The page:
The outrage seen on the streets of Delhi and elsewhere in the country therefore is not just about the ordeal of the medical student who’s battling for her life—her mutilated intestines had to be removed. Lok Sabha speaker Meira Kumar wasn’t off the mark when she explained the protests as “eruption of accumulated anger.” This is the spontaneous outburst of an angry and concerned nation. People have had enough. Enough of political apathy and indifference and enough of the system’s incompetence and abuse of institutions.
We are a nation that allows a rape to take place every 22 minutes. A child is raped every 76 minutes. This is besides the relentless, silent war that we have been waging on female of the species in various ways. From killing them in their mother’s womb to punishing women for giving birth to girls to persecuting women for challenging traditional male bastions, we stop at nothing.
There’s no protection from anyone — neither the state nor society. In fact, protectors of law are often the worst offenders, as was proved yet again this week in the case of another gang-raped victim from Uttar Pradesh. On approaching police for help, the victim was put through the same ordeal all over again — this time by the law enforcers! Have we ever sunk so low as a society? Is it any wonder then women in the capital of the great democracy do not feel safe in the presence of thousands of cops? And this being the state of affairs in Delhi, what can one say of remote parts of the country? These rapes are but symptoms of a far more serious malaise and rot that has set in the body politic. It’s not just archaic laws and misogynist police and administration mindset that need to change. The whole system is falling apart.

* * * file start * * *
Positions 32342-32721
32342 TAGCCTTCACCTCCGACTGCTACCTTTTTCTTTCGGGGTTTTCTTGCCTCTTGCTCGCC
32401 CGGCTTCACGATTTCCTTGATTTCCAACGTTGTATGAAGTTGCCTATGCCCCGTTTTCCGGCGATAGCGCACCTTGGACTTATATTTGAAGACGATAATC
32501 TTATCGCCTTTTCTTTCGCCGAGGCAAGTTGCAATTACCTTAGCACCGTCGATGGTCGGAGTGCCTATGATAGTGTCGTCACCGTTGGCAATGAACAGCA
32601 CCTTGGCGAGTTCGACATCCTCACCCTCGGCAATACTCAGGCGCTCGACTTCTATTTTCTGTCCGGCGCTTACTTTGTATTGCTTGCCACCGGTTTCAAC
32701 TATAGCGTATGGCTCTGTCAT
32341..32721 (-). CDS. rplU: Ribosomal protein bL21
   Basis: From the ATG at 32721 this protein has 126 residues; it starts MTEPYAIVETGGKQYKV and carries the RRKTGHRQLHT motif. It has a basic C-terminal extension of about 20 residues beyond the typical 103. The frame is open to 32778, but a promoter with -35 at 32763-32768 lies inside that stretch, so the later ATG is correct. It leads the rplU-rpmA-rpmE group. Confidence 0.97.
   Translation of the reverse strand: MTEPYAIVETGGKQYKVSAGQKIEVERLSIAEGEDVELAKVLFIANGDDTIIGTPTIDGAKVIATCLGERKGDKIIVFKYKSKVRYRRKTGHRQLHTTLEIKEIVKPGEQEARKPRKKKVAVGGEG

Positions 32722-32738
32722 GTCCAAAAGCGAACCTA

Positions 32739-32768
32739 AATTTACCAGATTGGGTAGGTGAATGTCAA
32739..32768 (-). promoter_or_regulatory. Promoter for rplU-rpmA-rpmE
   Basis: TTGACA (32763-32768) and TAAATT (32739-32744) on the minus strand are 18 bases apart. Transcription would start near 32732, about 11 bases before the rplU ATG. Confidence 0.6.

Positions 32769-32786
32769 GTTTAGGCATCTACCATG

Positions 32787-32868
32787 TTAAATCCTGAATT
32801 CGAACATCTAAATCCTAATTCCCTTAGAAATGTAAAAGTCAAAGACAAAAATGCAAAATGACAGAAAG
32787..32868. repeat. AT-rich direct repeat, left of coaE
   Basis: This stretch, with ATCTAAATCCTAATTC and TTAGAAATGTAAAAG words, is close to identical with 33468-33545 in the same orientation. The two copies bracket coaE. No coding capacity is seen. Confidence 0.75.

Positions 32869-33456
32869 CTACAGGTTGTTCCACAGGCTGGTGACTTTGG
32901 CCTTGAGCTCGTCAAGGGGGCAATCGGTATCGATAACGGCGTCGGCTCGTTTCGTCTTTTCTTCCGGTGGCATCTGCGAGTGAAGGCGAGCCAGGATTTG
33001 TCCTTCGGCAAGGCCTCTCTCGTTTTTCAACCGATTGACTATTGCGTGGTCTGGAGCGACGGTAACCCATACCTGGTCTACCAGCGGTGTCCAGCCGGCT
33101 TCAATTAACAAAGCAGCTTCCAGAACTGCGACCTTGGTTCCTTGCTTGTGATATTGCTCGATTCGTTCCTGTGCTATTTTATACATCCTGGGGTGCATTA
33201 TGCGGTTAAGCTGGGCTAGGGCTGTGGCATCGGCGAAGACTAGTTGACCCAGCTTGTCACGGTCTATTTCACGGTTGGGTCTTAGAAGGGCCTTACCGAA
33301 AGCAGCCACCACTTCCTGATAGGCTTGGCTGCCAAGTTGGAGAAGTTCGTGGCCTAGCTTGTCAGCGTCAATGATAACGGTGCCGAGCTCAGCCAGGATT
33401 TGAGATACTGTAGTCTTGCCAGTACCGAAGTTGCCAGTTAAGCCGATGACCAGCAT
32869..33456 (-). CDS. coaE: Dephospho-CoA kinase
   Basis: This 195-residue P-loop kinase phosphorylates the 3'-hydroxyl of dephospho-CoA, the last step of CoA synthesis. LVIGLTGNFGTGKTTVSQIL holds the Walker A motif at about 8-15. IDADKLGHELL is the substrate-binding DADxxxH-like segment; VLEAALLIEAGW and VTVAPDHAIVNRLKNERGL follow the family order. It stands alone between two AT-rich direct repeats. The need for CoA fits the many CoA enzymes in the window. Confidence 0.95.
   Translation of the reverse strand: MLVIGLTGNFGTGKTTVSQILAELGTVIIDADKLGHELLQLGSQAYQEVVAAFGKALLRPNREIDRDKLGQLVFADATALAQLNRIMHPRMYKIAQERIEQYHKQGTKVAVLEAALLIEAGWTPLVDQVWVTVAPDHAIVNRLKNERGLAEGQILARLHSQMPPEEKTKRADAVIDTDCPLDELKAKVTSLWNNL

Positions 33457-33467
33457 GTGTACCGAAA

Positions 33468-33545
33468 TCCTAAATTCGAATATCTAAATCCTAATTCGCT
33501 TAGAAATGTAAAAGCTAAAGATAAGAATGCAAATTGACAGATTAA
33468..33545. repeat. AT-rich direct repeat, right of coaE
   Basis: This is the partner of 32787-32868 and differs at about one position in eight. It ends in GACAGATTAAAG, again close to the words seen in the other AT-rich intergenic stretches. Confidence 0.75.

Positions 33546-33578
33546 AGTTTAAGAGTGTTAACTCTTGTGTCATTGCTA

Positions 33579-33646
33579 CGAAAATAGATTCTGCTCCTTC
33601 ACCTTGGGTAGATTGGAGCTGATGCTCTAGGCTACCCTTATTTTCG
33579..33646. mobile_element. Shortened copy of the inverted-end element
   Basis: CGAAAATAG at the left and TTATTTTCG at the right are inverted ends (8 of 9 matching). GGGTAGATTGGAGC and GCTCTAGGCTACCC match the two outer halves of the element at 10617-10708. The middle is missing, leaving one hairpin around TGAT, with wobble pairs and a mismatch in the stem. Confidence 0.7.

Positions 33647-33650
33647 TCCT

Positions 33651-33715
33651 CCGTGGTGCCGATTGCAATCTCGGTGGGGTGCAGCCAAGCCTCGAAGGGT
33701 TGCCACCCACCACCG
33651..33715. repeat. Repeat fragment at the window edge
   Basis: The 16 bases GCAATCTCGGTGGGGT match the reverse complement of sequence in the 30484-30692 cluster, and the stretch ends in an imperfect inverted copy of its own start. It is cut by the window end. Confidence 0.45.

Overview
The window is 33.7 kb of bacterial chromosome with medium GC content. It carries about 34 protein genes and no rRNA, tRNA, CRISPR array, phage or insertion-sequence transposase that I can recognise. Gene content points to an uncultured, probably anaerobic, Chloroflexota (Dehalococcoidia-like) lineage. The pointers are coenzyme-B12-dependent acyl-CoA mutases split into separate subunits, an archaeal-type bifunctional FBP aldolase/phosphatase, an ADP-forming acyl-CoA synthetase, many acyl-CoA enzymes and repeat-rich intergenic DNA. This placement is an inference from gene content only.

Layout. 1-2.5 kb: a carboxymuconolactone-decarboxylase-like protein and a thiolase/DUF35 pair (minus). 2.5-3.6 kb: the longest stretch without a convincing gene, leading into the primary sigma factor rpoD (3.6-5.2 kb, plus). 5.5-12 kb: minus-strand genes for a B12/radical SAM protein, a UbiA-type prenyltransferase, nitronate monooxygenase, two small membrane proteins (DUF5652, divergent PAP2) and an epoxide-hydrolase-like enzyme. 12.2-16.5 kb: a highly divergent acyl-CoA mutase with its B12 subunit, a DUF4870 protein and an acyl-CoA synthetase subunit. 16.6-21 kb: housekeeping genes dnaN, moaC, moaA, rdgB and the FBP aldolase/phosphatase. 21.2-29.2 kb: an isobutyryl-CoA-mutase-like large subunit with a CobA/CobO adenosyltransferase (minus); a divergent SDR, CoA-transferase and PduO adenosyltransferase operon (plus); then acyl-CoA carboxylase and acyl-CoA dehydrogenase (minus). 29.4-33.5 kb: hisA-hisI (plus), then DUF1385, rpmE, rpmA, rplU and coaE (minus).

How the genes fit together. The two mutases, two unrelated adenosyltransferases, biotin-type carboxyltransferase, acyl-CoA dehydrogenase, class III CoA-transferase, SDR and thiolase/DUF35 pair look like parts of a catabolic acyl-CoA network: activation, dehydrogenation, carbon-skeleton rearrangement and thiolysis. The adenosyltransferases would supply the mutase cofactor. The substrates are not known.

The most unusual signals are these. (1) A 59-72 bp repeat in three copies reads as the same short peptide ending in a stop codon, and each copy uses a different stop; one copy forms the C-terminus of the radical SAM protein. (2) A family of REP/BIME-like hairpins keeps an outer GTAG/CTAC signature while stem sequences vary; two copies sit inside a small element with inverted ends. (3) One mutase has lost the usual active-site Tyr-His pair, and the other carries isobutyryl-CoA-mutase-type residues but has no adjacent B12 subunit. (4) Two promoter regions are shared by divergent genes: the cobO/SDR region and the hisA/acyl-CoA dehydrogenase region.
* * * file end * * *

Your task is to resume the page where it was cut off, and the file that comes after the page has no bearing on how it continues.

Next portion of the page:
India’s leaders would ignore the anger and vox populi rising from the streets at their peril. There were both young and old in the crowd. Parents came with young children to add their voice to the rising chorus for change, defying Delhi’s bitter December chill and water cannons and tear gas shells of Delhi Police.
This infinitely patient nation is looking for action and real change — and soon— from its leaders. Gone are the days when you could mollify the masses with the lollipops of empty promises, parliamentary panels and probes. There’s no alternative to real action and leadership, Singh. God knows India has waited for it long enough.